Parliament endorses amendments toughening punishment for illegal currency exchange operations

09/03/2016 14:57
Avaz Yuldoshev
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DUSHANBE, March 9, 2016, Asia-Plus /Avaz Yuldoshev/ -- Tajikistan has toughened punishment for illegal hard-currency exchange operations.

Majlisi Namoyandagon (Tajikistan’s lower chamber of parliament) today endorsed amendments proposing to toughen punishment for illegal hard-currency exchange operations.

Speaking at the session, Jamoliddin Nouraliyev, the first deputy head of the National bank of Tajikistan (NBT), noted that the amendments were aimed at protecting interests of the population and ensuring development of the country’s economy under conditions of the global financial and economic crisis.      

“Pricing of more than 67 percent of commodities imported into Tajikistan depends on the exchange rate of the national currency, the somoni, against the dollar,” Nouraliyev said

The move's aim is reportedly to curb illegal speculation with hard currency that led to the abrupt devaluation of the Tajik national currency, the somoni.

The amendments, which are offered by the government, in particular, provide for introducing jail terms of up to nine years for illegal hard-currency exchange operations.

Thus, the amendments offered to Article 286 of Tajikistan’s Penal Code stipulate that illegal hard-currency exchange operations by a person, upon whom administrative action was imposed during a year, are punishable by a fine ranging from 8,000 to 14,000 somoni or by up to two years in jail.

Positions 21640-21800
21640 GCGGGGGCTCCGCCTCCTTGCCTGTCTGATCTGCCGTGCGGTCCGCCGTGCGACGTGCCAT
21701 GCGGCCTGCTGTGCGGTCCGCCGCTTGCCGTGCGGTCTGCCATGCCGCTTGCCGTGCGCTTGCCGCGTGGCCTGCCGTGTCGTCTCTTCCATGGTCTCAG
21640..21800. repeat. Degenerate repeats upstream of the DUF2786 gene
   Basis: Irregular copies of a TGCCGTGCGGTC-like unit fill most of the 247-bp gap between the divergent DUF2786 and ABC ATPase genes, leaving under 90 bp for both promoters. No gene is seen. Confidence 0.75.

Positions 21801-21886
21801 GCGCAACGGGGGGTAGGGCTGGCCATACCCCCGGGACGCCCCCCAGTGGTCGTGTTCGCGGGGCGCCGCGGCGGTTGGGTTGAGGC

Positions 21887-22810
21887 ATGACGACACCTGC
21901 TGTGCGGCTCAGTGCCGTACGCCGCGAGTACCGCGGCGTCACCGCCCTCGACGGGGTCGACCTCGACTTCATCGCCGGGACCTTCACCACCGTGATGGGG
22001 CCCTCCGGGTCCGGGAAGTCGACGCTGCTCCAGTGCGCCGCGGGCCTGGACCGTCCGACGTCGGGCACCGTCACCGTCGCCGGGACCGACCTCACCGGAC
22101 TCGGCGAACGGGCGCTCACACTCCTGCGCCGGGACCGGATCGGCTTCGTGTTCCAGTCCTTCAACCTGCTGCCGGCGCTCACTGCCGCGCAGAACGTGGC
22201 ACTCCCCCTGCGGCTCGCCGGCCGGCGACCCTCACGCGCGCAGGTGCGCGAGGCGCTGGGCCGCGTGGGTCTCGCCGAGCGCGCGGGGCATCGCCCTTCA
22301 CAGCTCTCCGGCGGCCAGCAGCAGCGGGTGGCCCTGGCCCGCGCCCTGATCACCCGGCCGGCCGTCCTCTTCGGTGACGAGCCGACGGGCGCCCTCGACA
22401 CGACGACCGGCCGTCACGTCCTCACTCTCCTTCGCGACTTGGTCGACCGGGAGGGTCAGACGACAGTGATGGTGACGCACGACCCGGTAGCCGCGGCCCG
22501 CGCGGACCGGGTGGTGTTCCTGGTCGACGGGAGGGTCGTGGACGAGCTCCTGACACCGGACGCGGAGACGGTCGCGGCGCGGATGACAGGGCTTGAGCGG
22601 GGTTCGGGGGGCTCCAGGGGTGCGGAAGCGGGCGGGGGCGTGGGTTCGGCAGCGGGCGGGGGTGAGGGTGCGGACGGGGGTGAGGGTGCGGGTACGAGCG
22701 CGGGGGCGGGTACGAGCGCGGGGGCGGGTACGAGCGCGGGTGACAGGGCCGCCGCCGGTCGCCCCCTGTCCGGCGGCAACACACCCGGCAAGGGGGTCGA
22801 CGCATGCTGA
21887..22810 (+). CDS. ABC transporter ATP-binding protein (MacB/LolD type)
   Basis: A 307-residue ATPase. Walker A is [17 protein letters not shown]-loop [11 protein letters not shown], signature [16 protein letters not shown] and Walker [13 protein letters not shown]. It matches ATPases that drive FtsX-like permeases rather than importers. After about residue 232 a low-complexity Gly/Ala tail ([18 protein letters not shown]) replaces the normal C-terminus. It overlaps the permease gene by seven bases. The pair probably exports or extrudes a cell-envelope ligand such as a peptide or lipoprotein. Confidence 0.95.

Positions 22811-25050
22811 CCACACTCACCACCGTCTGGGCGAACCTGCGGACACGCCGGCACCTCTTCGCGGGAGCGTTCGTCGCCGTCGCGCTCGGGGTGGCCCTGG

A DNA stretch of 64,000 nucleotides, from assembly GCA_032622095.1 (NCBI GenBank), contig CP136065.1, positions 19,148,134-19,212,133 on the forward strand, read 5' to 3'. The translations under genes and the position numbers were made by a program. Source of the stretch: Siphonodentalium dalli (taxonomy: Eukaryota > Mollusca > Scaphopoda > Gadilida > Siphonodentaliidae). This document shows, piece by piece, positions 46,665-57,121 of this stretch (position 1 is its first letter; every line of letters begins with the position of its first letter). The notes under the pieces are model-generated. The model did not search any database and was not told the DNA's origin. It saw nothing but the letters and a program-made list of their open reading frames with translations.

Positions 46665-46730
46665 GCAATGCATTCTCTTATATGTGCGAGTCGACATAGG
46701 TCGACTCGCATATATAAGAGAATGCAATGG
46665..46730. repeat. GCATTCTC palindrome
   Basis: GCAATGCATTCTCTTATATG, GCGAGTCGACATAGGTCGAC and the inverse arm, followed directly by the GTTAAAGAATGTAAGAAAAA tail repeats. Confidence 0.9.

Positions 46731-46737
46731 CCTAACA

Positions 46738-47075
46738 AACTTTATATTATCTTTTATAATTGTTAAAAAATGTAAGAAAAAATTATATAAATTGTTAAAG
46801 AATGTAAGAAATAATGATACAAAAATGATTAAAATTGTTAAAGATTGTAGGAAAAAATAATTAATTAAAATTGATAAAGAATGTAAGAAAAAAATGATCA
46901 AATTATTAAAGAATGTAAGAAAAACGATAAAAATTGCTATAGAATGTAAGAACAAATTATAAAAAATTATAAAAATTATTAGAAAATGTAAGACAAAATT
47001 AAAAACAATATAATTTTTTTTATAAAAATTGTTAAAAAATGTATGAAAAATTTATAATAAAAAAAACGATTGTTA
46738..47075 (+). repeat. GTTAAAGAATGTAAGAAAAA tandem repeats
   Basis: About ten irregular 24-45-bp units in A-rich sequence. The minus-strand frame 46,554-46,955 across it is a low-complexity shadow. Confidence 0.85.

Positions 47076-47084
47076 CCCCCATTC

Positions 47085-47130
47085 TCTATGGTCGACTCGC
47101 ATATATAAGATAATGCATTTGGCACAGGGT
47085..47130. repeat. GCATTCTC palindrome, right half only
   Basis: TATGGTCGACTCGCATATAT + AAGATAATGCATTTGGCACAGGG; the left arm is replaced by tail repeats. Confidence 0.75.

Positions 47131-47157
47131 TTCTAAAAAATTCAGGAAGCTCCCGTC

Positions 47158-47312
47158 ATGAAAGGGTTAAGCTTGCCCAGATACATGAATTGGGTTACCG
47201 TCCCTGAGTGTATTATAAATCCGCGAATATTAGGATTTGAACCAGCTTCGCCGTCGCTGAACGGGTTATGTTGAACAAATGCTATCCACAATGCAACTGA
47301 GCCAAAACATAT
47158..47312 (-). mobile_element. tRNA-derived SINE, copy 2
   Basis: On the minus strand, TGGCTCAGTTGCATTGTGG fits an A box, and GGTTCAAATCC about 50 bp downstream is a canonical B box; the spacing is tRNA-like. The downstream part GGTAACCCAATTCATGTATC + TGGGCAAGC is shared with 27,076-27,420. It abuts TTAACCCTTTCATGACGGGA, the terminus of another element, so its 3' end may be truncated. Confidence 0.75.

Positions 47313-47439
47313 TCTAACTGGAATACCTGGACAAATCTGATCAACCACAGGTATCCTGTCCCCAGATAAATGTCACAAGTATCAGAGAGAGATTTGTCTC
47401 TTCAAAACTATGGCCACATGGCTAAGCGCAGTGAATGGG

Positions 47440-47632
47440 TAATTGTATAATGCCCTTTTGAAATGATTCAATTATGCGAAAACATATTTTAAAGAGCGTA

The illegal hard-currency exchange operations in the amount of more than 20,000 somoni are punishable by a fine ranging from 29,200 to 43,000 somoni or by up to six years in jail.

The illegal hard-currency exchange operations in the amount of more than 80,000 somoni are punishable by a fine ranging from 51,800 to 65,680 somoni or by up to nine years in jail.

We will recall that in a report released at a news conference in Dushanbe, The head of Tajikistan's National Bank noted on January 26 that any hard-currency exchange operations outside of banks and official financial institutions are illegal.

In December, Tajik central bank reportedly suspected operations at all money exchanges points, citing speculation, leaving only banks the right to perform the transaction.  Anybody carrying out unauthorized currency exchanges could face stiff penalties, the central bank said.

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